While most drugs are studied as a way to demonstrate benefit over other treatment, this trial of what could be described as a “last-ditch” drug–Lemtrada (alemtuzumab)–was studying optimal timing. Basically, is is better to give this drug more quickly, or only after trying other treatments?
This is a very important question and while this HealthDay story seems balanced, with numerous mentions of benefits and harms, there was a noted lack of a few key details, including the potential conflicts of interest among those who are pushing for quicker use of this treatment.
Readers need reminding that the manufacturer of a drug has an extremely strong interest in getting their drug used as early as possible in a disease process and that measures of “benefit” need to correspond to this early use. While the proponents say they believe giving the drug earlier may “slow and even reverse some disease-related disability,” others may demand a higher level of proof before exposing patients to this therapy.
No mention of costs, which we consider a major oversight. As a Boston Globe story explains: “Genzyme executives said Lemtrada will be priced at $158,000 for two courses of treatment over two years.”
For MS patients, this enormous price tag was a major point of discussion when the drug was first approved. “My excitement for Lemtrada’s possibilities as a treatment that brings us close to a cure for MS is dampened by the super inflated drug charges of 900% for each vial of alemtuzamab,” wrote Laura Kolaczkowski in a piece looking at the economics of this drug.
The story describes how the researchers assessed disability levels at the start of the study and every three months for two years. By the study’s end, nearly 28 percent of those given Lemtrada had improved by at least one point on a 10-point disability test, versus about 15 percent of those receiving interferon, the researchers found.
But the story said the patients randomized to Lemtrada were “2.5 times more likely to have their thinking skills improve compared to those given interferon. And they were more than twice as likely to see improvement in their ability to move without tremor or clumsiness, the findings showed.”
We need absolute numbers to compare what the baseline levels (thinking skills, move without tremors) were, and more details on what “improvement” means here, since this description alone doesn’t tell us if patients improved a little bit, or a lot.
Additionally, this statement had us scratching our heads: “Giovannoni believes the drug could offer real relief from MS symptoms. Not only does alemtuzumab improve disability, but most patients go into long-term remission of at least five to eight years, he said.”
Where did that determination come from? The study was only for two years and nothing presented within it showed remission.
The story mentions the risk of infections (including herpes), the need for monthly blood and urine tests for four years after the last dose, the risk of developing “another autoimmune disease,” such as Graves’ disease (a thyroid disorder) and a bleeding/bruising disorder called idiopathic thrombocytopenic purpura.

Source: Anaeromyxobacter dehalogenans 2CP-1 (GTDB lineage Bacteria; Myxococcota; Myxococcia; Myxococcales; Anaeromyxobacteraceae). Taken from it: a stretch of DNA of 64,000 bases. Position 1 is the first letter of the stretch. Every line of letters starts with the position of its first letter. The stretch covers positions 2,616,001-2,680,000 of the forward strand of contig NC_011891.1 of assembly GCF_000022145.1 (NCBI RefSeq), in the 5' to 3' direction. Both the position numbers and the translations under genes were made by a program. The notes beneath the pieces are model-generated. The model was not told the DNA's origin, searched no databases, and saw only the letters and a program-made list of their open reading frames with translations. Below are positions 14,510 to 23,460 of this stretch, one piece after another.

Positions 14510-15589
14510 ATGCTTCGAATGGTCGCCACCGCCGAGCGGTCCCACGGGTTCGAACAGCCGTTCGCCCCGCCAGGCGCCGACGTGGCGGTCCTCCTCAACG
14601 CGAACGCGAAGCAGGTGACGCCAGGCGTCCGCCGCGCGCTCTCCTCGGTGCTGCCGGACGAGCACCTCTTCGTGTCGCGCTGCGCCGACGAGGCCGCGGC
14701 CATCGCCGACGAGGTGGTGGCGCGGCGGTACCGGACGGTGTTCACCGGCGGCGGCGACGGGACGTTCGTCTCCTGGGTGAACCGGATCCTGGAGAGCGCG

We’d have preferred to see a statement that long-term harms have not been determined, but this is otherwise a satisfactory description of the harms.
Also, the drug was initially refused approval by the FDA for safety reasons, a very revealing fact that would have provided patients with some context on how serious the side effects are.
Was the study randomized? Why was the intervention group twice the size of the control group? Were the investigators and patients blinded as to treatment? These are fairly important markers of quality which were missing from this report.
We also wanted to know how “newly diagnosed” these patients were, since that was the thrust of the story. All we’re told is “For this study, Giovannoni and colleagues treated 628 patients with relapsing-remitting MS who had not responded to at least one other MS drug.” (We looked it up–and “newly diagnosed” meant anyone who had been diagnosed within the last 10 years before joining the study.)
There was no obvious disease mongering. However, industry efforts to push very intense and very expensive drugs onto less-severely-affected patients should always be viewed with a healthy dose of skepticism. Do the benefits really outweigh the risks, or is this more about expanding the patient base?
Several potential conflicts of interest were not disclosed. From other sources, including here, we see that lead researcher Dr. Giovannoni receives consulting fees from Bayer Schering Healthcare, Biogen Idec, Genzyme, GlaxoSmithKline, GW Pharma, Merck Serono, Novartis, Protein Discovery Laboratoires, Teva-Aventis, Vertex Pharmaceuticals, UCB Pharma, Pfizer.
And as for the source from the National Multiple Sclerosis Society, the society reported receiving nearly $2.6 million from the drug manufacturers who funded this study (Bayer and Sanofi) in 2015.
This study was comparing the new drug against interferon beta-1a, though we don’t get any sense of how it might have fared against the whole range of MS drugs currently being used.
The story states that the drug is approved in the U.S. for patients who have failed other treatments.
The story establishes the novelty by explaining that this study showed the drug could be used in more newly diagnosed patients:
Because of serious side effects, the drug — Lemtrada (alemtuzumab) — is approved in the United States only for patients who have failed other treatments. But the authors of a new study believe giving it early may slow and even reverse some disease-related disability.
The story does not appear to rely on a news release.